In 1938, English steam technologist Guy Stewart Callendar wrote what proved to be a seminal – one might even venture to call it the foundational – paper of the entire modern AGW pipe dream movement, with its rather determined effort at postulating what we today call the “Radiative (Atmospheric) Greenhouse Effect” (rGHE), or as some people would prefer it: the “Callendar Effect”.

In his paper – “The Artificial Production of Carbon Dioxide and Its Influence on Temperature” – Callendar argued that the increase in global atmospheric CO2  concentration due to our industrial endeavours would (and did) warm the world because of the alleged augmenting influence of this IR-active molecule on the so-called “sky radiation” (what we today call “(atmospheric) downwelling longwave radiation” (DLR, DWLWIR), more commonly known simply as “back radiation”):

“Few of those familiar with the natural heat exchanges of the atmosphere, which go into the making of our climates and weather, would be prepared to admit that the activities of man could have any influence upon phenomena of so vast a scale.

In the following paper I hope to show that such influence is not only possible, but is actually occurring at the present time.”

Notice here how Callendar was well aware that with his hypothesis, he was challenging a generally accepted scientific paradigm of his time, one which held that our climate and weather are natural phenomena with purely natural drivers, which can not in any meaningful way be influenced (globally, at least) by human activity.

Callendar claimed that it can. And that it does. He even went so far as to claim he could show it …

Well, then; by all means bring it on! To quote Carl Sagan:

“Extraordinary claims require extraordinary evidence.”

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I don’t get ‘the gravito-thermal effect’

Lately there’s been a bit of back-and-forth discussion going on on the so-called ‘Gravito-Thermal Effect’ (GTE) at a few notable climate blogs, like The Hockey Schtick, Tallbloke’s Talkshop, Clive Best and even Judith Curry’s Climate Etc. (in fact, this is where the lengthiest discussion thread on the subject is to be found).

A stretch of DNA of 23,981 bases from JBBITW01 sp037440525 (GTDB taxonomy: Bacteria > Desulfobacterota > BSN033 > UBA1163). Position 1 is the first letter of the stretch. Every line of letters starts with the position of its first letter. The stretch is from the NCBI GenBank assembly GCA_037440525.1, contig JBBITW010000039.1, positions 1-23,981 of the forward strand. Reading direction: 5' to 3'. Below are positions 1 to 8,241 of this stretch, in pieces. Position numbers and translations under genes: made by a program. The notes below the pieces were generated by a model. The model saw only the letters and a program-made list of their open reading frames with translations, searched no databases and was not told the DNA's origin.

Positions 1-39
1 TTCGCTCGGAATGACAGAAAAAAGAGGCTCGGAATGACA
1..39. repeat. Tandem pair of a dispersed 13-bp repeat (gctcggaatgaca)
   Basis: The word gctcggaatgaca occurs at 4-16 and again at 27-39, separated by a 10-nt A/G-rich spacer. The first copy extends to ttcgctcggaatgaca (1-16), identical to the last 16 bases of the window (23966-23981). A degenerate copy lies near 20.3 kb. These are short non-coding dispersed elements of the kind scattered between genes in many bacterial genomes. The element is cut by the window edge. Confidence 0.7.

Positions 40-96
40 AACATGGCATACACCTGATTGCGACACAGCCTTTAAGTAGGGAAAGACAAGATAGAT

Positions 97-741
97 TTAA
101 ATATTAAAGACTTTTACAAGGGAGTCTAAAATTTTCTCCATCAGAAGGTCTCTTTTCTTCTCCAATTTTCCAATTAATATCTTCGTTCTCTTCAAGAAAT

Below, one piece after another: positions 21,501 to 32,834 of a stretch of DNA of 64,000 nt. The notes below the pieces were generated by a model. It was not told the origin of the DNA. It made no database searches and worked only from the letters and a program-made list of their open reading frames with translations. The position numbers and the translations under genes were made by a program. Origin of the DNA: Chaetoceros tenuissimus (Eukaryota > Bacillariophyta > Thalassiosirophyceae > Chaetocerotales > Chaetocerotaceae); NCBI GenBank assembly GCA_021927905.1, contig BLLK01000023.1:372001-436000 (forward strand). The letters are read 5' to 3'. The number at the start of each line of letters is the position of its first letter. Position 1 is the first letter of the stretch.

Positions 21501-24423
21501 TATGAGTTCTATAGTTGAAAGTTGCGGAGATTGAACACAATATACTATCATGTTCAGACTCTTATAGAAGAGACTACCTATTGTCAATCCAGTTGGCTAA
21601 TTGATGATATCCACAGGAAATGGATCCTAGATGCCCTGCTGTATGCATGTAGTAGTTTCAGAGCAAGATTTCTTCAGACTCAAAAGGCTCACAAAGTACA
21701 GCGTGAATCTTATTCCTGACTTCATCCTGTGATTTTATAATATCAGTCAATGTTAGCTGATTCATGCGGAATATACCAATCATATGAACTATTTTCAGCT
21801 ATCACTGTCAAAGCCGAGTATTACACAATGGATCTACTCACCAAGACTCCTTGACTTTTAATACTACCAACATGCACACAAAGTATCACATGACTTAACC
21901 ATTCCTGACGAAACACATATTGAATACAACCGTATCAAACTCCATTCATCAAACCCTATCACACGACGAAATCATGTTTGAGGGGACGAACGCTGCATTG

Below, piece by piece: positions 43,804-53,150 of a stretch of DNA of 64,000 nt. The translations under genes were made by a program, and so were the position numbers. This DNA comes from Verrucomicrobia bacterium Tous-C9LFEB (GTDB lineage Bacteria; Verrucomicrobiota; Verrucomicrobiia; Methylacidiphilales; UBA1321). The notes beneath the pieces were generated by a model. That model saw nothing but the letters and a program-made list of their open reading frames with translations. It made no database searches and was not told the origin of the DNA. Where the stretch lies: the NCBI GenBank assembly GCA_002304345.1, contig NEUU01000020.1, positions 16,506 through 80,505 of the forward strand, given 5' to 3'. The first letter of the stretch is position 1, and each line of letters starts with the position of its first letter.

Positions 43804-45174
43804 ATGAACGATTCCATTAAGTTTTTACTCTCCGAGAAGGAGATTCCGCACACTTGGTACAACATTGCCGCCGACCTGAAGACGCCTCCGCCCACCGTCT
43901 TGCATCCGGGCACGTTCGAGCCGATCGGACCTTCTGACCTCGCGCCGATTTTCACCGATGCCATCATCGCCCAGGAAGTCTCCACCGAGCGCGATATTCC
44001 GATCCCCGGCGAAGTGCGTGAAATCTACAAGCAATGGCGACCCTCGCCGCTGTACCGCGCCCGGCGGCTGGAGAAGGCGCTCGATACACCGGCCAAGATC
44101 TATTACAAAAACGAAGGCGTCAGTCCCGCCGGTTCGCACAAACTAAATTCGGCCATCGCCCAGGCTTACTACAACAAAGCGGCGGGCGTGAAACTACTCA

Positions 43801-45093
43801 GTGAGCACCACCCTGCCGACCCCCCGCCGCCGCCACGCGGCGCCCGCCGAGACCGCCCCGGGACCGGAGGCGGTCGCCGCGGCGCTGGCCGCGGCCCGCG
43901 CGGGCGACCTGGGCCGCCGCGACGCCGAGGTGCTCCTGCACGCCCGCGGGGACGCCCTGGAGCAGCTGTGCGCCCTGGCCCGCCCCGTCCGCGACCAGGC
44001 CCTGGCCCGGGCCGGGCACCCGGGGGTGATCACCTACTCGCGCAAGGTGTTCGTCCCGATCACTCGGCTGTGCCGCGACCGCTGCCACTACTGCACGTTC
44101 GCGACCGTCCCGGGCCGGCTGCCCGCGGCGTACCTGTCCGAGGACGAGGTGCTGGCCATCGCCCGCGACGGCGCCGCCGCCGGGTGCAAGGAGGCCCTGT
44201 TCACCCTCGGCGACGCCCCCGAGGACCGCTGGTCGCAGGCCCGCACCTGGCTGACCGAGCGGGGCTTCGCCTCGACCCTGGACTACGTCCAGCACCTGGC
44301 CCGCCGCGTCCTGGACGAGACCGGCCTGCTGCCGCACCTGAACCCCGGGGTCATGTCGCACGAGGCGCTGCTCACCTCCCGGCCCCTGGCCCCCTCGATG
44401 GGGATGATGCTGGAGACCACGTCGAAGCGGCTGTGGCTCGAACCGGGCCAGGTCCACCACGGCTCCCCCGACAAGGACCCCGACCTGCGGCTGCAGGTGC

To me the whole thing appears to arise from a fundamental misunderstanding of the adiabatic process (see the end of the post).

Something called the ‘Loschmidt Effect’, after a proposal in the 1870s by the Austrian scientist Josef Loschmidt, seems to lie at the heart of the GTE argument. Tallbloke brought it out from relative obscurity in a post in early 2012. A quote from a textbook describes the proposed effect as follows: Continue reading

How the IPCC turn calculated numbers into heat

‘Climate ScienceTM’ (represented and promoted by the IPCC) has so corrupted ordinary people’s way of thinking, that in order to demonstrate why there is no ‘atmospheric radiative greenhouse effect’ (rGHE), you have to start all the way from scratch. You have to step completely outside the framework of their concocted ‘mental model’ within which they shape their arguments.

‘Climate ScienceTM’ is afflicted with a dual case of monomania, two major fixations that they cannot and will not drop under any circumstances.

The first one is a complete linear trend line mania. They are unable to look at a data time series and not mentally project one onto it. The data – and especially the variation in it – basically doesn’t matter. Only the straight trend line plastered across it, from the one end to the other, does.